The solution is building a culture of consent, Amanda said, “it’s about honouring someone’s sovereignty, personal choice, sense of agency, and respecting each other”. She advised communities to bring in expertise and organisations that specialises in this type of training for community staff and residents.

Uncertainties surrounding the topic of sexual harassment and assault

Panelists were asked whether there is anything on this topic that they still feel uncertain about. One panelist shared uncertainty over when flirtatious behaviours required intervention, or were acceptable.

Noah argued strongly against the latter, and said that calling out these behaviours is the right thing to do, and will enable individuals to feel empowered.

One of the panellists noted that many people were unsure whether or not they were victims of sexual assault or harassment when incidents were perceived to be “small”.

Another panellist stressed the importance of having a clear and timely process of accountability for perpetrators, making the point that a lack of clarity about accountability processes was part of what contributes to rape culture. She said that all too often cases are dragged out, subjecting the victim to a great deal of stress, and acting as a deterrent for other victims to come forward.

Advice to share with coliving operators

Both Noah and Gaetan agreed that coliving operators must develop a policy and process in place, to manage incidents of sexual harassment and assault, particularly if the community is expanding.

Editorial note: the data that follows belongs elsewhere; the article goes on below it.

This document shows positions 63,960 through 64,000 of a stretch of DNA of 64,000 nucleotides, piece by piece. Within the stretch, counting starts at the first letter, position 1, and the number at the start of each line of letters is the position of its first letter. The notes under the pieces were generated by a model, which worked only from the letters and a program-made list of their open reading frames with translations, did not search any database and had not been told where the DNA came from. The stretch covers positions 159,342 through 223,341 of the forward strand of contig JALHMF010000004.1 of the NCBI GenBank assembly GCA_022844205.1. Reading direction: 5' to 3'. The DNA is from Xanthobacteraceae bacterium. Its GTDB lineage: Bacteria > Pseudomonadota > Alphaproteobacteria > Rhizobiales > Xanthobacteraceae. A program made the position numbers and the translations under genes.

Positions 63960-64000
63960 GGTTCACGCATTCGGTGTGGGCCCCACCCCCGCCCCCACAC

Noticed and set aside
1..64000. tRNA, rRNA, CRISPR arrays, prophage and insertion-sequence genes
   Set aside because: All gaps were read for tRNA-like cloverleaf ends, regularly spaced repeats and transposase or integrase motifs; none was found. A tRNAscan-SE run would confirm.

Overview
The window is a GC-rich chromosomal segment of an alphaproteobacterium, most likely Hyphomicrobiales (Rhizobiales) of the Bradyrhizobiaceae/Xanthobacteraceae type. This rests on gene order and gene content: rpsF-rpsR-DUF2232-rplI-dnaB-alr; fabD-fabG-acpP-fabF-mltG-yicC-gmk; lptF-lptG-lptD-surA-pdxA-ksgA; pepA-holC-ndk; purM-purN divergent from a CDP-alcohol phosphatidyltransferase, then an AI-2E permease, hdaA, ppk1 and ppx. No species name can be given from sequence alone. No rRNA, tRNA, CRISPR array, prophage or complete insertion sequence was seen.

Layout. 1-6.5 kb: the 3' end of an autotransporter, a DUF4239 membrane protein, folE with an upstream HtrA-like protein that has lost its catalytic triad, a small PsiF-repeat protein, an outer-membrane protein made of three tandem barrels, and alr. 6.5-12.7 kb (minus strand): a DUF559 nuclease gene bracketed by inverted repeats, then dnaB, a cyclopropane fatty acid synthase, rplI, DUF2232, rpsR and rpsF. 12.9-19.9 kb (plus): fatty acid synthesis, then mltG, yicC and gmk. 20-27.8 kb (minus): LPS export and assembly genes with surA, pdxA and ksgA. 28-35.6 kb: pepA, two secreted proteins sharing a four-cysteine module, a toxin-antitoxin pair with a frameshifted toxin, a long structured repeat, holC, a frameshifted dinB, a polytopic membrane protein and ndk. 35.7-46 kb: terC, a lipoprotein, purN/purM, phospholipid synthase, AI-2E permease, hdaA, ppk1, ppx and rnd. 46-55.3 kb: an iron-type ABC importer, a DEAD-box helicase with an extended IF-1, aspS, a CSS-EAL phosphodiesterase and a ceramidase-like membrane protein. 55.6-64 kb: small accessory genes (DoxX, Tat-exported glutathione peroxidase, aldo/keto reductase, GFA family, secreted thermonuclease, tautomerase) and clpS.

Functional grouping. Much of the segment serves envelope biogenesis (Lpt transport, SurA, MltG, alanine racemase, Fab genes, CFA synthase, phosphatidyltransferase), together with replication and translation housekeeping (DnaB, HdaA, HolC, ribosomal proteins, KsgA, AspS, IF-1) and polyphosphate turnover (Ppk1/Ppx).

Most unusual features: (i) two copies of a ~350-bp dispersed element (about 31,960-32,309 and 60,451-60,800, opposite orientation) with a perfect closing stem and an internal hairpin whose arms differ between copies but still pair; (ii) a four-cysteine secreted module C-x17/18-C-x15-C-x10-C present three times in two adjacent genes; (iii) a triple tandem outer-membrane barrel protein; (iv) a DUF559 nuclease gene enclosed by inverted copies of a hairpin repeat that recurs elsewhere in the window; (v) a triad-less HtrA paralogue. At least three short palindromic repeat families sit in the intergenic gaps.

This policy must protect the victim. Amanda advised that policy documents should clearly define sexual assault. Finally, Madison and Liesel advocated for leaders in a community who must be informed, approachable and trusting.

Concluding remarks

Overall, the panel encouraged breaking the stigma through open discussion of sexual harassment and assault.

There is a myth of false reporting. Research shows that the vast majority of reports of sexual assault and rape are true, thus coliving communities should operate on a basis of believing and supporting victims, aiming to remove perpetrators from the community.

Additionally, operators must implement the tools to prevent these incidents from occurring, such as a zero tolerance policy of inappropriate behaviours, and careful selection of members into the community. If legal obligations prevent curation of new members, sharing community values (including zero tolerance policies on harassment) with prospective new members may enable self-selection of suitable candidates.

Furthermore, installing technology may prevent these incidents from occurring, including security cameras and software which enable victims to report incidents anonymously and safely.

If an incident occurs, community members and managers must support the victim, and be trained to handle these situations.

The event was a positive start to breaking down the stigma surrounding the topic of sexual harassment and assault in coliving. The organisers will continue to advocate for this, and plan further events and resources on this important topic

You can listen to a recording of the full discussion here.

[1] An Overview of Sexual Offending in England and Wales (January 2013), the first ever joint official statistics bulletin on sexual violence released by the Ministry of Justice (MoJ), Office for National Statistics (ONS) and Home Office.

About the author:

Lucy is an interior designer and collaborative design researcher. A recent Masters graduate from the Glasgow School of Art, Lucy developed her own co-design methods whilst researching intergenerational design, influenced by her work with the City Region Deal at the University of Stirling, towards the establishment of the Intergenerational Village project — providing technological, health and social care, architectural and streetscape solutions to living well in older age. Lucy is the Founder of …And So Forth, a marketing agency providing creative solutions to startup businesses.

This article was originally published at Conscious Coliving

With lots of co-love,

The Co-Liv Team